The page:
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Kidney Transplantation

Kidney transplantation or renal transplantation is the organ transplant of a kidney into a patient with end-stage renal disease. Kidney transplantation is typically classified as deceased-donor (formerly known as cadaveric) or living-donor transplantation depending on the source of the donor organ. Living-donor renal transplants are further characterized as genetically related (living-related) or non-related (living-unrelated) transplants, depending on whether a biological relationship exists between the donor and recipient.

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Types of Donors

The names of the different types of transplants refer to the kidney donor. There are three types of transplant organs
  • Cadaveric
  • Living related
  • Living unrelated


A cadaveric transplant is a kidney removed from someone who has died. Cadaveric kidneys are only removed after a series of tests have established that the donor is brain dead. This means that the part of the brain called the brainstem, which controls breathing, has permanently stopped working. A brain-dead patient is only being kept alive by a life-support machine.

Depending on your country, your local transplant center or a regional or national agency maintains a waiting list for cadaveric transplants. (The United Network of Organ Sharing (UNOS) maintains a national waiting list for the US.) Each country also has its own system for matching and distributing cadaveric kidneys. An available kidney is not given to the person who has been waiting the longest, but to the patient best suited to receive it. The wait, therefore, could be one day or several years. A patient may be taken off a waiting list if they are ill, have an infection or traveling abroad. Removal from the transplant waiting list can be temporary or permanent. Patients who are on the waiting list may not receive a lot of notice that a kidney is available. It must be possible to contact them at all times, and they must be prepared to go to the hospital at short notice.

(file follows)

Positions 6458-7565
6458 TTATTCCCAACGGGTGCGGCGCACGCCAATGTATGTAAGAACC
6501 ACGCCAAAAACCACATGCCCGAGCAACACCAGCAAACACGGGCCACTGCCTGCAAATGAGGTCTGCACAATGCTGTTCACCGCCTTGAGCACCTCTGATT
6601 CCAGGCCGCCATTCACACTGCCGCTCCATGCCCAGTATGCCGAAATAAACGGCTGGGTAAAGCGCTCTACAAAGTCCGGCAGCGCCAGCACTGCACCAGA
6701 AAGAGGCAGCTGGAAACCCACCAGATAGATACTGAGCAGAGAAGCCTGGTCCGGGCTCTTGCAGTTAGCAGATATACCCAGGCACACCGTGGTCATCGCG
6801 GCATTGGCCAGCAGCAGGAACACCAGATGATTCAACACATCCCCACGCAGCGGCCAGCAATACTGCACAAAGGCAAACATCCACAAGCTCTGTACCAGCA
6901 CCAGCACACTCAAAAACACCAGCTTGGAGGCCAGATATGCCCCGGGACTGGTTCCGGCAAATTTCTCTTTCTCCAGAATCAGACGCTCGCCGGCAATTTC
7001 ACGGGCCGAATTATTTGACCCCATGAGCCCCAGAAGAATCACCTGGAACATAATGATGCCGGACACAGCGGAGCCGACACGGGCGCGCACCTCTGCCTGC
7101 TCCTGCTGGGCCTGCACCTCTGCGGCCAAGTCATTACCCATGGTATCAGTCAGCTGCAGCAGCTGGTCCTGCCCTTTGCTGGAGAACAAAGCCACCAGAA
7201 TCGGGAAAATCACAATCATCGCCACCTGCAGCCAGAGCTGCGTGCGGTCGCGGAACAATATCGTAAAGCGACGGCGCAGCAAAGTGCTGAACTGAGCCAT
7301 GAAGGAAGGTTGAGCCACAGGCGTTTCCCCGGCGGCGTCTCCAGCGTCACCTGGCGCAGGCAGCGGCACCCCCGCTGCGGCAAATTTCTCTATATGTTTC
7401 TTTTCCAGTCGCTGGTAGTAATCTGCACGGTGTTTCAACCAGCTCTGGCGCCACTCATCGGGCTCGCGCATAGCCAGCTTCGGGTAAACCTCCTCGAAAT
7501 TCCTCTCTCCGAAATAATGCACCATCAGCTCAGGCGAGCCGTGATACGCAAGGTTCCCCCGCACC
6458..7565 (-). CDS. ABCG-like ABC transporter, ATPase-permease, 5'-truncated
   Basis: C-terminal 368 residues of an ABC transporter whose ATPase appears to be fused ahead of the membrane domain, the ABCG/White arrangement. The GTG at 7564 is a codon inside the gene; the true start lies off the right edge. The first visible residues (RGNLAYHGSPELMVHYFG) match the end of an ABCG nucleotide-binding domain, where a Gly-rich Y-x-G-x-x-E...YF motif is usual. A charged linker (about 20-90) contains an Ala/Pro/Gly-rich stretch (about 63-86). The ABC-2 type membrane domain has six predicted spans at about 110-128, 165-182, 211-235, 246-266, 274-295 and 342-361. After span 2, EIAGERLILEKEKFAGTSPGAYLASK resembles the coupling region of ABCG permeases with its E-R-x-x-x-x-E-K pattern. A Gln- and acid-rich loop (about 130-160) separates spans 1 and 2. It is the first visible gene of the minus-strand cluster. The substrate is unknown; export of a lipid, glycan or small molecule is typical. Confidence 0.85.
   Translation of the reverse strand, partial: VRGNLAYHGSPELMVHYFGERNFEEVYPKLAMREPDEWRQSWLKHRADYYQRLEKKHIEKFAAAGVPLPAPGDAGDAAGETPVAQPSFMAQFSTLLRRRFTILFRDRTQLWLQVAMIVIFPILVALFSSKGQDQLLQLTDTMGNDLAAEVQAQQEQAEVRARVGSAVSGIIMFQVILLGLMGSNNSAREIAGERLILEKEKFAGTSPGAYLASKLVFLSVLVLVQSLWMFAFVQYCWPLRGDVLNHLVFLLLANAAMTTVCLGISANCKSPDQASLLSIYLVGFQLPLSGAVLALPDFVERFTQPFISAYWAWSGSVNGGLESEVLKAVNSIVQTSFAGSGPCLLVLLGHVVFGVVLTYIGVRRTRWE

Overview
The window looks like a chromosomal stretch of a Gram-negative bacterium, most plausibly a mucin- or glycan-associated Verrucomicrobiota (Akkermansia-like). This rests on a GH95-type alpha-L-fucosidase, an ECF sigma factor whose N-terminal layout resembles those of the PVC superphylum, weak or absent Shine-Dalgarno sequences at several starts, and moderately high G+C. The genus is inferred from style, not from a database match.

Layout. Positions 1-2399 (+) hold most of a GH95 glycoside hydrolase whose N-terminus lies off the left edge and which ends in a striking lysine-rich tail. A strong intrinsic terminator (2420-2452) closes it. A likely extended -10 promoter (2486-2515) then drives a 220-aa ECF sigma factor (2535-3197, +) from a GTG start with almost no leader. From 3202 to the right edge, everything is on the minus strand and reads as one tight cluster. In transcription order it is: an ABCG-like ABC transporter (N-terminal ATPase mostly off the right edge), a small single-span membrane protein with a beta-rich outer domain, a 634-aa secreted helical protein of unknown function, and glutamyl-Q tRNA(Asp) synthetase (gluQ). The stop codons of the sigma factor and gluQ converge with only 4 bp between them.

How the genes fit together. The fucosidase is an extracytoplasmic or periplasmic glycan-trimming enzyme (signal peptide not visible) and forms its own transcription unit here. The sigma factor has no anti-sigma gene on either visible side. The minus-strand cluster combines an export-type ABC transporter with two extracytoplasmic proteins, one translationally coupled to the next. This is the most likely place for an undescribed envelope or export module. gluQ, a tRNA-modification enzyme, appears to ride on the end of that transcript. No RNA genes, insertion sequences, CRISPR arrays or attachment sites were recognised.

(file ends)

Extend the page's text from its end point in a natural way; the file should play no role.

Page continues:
Once at the hospital, some final tests will be done to assure the best possible chance of a successful transplant. If the patient has a cold, for instance, he or she may be sent home, since this illness would reduce the chances of the operation being successful. Looking after yourself while on dialysis will increase your chances of being fit for a transplant when the right kidney becomes available.

Living related

In living related transplants, a living relative donates a kidney for transplant. A living related transplant is more likely to work than a cadaveric transplant because it is more likely to be a better match than from an unrelated donor.

The relative needs to consider the decision to donate a kidney very thoroughly especially since there is no guarantee the transplant will work. Most donors and recipients receive in-depth counseling before a final decision is reached.

If a kidney patient has a relative who is at least 18 years old, healthy, and willing to donate a kidney, they should speak to the transplant coordinator at their unit. A number of tests will then need to be arranged for both the patient and the donor.

Living unrelated

Sometimes an unrelated person will donate a kidney for transplant. It is usually someone close to the patient, such as a husband, wife, partner or close friend. It is illegal in many countries to buy or sell organs. As with a living-related transplant, both the donor and recipient will be given a number of tests and will receive in-depth counseling.


In medicine, dialysis is a process for removing waste and excess water from the blood, and is used primarily to provide an artificial replacement for lost kidney function in people with renal failure. Dialysis may be used for those with an acute disturbance in kidney function (acute kidney injury, previously acute renal failure), or progressive but chronically worsening kidney function–a state known as chronic kidney disease stage 5 (previously chronic renal failure or end-stage renal disease). The latter form may develop over months or years, but in contrast to acute kidney injury is not usually reversible, and dialysis is regarded as a "holding measure" until a renal transplant can be performed, or sometimes as the only supportive measure in those for whom a transplant would be inappropriate.